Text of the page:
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GIRLS' BASKETBALL NOTEBOOK

How three generations of the Foley family have made their mark on Mass. high school basketball

Carrying on the family legacy, sisters Emma (left) and Olivia Foley are making their footprints as integral players for the unbeaten Newburyport girls' basketball team.Barry Chin/Globe Staff

On their second date, in September 1964, Joan Foley was “shell-shocked” when her future husband, Bob, told her he wanted to introduce her to his kids.

It was going so well, and she couldn’t believe he dropped the bomb that he had a family. Joan, then a senior at Holy Cross, didn’t want to be rude, so she didn’t pry. At 21, Bob Foley was the boys’ basketball coach at Uxbridge High, and Joan was extremely relieved when they arrived at the gym and she realized what Bob meant by “my kids.”

“I thought he was married, but I found out he was talking about his basketball team,” Joan said. “They become your kids.”

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His players were a little wary at first — that an Uxbridge girl would take their beloved coach away —but in fact, it became just the opposite. Bob, who has coached basketball for 59 years and is currently in his 41st year at St. John’s in Shrewsbury, is the winningest coach in New England high school history with 956 victories. Joan, who knew nothing about basketball when they met, has been by his side keeping the book the last four decades. She considers herself “the luckiest person in the world.”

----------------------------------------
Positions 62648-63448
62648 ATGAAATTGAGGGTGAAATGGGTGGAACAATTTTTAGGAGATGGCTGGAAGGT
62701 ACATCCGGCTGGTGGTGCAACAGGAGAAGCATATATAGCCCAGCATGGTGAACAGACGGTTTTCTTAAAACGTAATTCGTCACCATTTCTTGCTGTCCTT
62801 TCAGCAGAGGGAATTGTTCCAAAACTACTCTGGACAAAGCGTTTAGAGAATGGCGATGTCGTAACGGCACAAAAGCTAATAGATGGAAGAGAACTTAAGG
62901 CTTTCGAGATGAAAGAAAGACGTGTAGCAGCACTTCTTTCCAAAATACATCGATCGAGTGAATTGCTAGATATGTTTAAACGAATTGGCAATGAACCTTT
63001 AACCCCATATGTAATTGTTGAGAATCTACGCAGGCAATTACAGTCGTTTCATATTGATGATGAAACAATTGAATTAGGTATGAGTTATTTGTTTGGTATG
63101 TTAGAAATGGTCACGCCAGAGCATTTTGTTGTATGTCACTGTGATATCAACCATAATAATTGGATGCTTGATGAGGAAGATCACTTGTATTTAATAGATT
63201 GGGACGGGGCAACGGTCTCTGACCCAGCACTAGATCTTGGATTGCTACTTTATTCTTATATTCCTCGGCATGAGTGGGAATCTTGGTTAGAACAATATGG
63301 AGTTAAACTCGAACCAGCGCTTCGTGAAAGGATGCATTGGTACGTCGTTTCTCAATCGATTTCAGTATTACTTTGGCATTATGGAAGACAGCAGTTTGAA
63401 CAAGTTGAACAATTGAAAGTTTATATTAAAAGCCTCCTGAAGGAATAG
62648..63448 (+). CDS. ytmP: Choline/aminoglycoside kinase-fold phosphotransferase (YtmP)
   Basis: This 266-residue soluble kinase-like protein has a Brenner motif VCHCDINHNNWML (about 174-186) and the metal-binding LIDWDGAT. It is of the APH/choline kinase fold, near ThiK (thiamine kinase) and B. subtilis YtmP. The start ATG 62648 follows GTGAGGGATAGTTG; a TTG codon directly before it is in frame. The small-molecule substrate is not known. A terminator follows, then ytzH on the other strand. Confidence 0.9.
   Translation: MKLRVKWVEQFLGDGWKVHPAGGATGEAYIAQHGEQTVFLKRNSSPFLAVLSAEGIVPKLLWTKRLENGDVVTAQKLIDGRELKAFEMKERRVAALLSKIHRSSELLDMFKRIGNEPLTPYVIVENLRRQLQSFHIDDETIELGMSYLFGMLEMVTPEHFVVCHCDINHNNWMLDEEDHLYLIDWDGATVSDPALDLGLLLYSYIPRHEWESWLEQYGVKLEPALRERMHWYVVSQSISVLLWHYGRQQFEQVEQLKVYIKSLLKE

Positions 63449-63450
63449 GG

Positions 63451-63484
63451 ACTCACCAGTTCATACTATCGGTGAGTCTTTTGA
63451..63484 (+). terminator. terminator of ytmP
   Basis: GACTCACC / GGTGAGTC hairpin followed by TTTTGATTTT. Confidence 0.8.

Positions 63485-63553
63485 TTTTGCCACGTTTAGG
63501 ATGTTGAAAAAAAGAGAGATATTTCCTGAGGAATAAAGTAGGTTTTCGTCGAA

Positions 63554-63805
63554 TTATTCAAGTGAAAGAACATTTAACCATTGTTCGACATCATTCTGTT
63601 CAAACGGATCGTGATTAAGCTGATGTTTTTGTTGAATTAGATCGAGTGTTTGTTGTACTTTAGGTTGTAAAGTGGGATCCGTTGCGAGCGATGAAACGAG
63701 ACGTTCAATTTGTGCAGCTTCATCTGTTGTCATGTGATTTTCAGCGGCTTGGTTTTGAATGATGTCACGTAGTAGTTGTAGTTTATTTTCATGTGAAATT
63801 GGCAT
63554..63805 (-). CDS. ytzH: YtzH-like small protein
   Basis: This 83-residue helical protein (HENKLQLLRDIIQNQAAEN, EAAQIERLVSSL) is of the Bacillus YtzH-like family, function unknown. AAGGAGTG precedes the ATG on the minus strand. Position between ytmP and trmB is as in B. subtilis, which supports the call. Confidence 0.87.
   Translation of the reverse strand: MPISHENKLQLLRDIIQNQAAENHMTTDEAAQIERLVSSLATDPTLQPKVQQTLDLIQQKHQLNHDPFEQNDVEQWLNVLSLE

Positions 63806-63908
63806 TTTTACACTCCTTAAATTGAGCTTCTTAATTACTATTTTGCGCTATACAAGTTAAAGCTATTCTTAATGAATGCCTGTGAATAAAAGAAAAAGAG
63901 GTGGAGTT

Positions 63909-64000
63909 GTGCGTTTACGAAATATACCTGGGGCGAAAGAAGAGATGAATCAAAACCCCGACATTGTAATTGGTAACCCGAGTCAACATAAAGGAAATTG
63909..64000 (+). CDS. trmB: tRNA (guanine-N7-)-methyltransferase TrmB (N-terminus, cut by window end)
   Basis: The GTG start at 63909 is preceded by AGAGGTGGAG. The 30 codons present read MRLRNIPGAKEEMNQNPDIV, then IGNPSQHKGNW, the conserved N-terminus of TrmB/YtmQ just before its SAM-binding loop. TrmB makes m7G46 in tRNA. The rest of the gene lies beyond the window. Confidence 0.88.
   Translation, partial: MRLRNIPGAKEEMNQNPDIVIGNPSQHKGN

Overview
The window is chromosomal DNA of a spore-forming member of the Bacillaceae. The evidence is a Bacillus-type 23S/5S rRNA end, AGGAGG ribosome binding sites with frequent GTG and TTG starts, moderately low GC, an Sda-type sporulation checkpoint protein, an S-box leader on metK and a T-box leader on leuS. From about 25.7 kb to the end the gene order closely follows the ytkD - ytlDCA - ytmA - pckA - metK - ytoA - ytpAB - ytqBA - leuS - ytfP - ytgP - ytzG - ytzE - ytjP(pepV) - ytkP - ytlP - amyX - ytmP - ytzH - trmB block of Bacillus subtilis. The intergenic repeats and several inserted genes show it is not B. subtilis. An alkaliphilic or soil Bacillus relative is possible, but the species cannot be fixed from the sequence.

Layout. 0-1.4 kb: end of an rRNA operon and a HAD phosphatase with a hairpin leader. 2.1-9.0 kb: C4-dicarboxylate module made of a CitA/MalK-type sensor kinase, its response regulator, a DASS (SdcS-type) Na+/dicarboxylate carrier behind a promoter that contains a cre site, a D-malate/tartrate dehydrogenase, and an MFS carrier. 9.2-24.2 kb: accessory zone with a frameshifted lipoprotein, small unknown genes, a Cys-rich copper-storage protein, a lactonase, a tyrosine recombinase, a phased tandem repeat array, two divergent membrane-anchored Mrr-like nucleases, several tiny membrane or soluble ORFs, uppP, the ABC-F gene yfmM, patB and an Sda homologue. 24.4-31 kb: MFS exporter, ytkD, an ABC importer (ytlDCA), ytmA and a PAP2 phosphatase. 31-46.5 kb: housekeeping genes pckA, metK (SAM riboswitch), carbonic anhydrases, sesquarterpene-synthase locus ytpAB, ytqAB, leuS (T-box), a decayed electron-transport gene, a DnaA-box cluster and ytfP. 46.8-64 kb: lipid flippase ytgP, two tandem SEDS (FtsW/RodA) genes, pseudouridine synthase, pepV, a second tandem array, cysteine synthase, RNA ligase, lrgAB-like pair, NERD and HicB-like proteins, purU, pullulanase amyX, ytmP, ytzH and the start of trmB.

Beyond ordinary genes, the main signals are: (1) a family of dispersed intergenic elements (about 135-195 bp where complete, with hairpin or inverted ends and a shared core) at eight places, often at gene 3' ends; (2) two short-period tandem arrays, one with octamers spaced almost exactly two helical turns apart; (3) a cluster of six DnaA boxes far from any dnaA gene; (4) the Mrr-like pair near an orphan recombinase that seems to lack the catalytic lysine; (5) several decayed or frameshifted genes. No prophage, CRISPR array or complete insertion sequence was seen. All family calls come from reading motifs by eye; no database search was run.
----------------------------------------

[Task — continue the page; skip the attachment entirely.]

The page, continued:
Joan Foley (center) has always been close with her granddaughters, Emma (left) and Olivia.FOLEY FAMILY
St. John's High basketball coach Bob Foley has a state-record 956 wins.Polo, Bill Globe Staff/The Boston Globe - The Boston Gl

On top of the basketball families they’ve created through Bob’s teams, they’ve also formed their own true basketball family — this one with two kids and seven grandkids. Basketball is life for the Foleys, and the tradition has extended to granddaughters Emma and Olivia Foley, who have helped the Newburyport girls’ basketball team jump out to an 8-0 start this year.

Emma, now a junior, and Olivia, a freshman, still vividly remember traveling to both the Assumption and Worcester Polytechnic Institute gyms as toddlers to watch their grandfather coach. They continued to make the trip over the years and have cherished the chance to see him in his element.

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“He’s really stern,” Emma said with a grin. “It’s funny, because around us he’s really nice and soft, but when he gets in the game, he’s yelling at people and standing there on the sideline always with his arms crossed. We joke about it as a family.”

Both grandparents helped them realize that in order to get the full experience on a team, the players and coaches have to feel like a family. Fortunately for the grandkids, one of those connections this season is already built in and is blossoming naturally.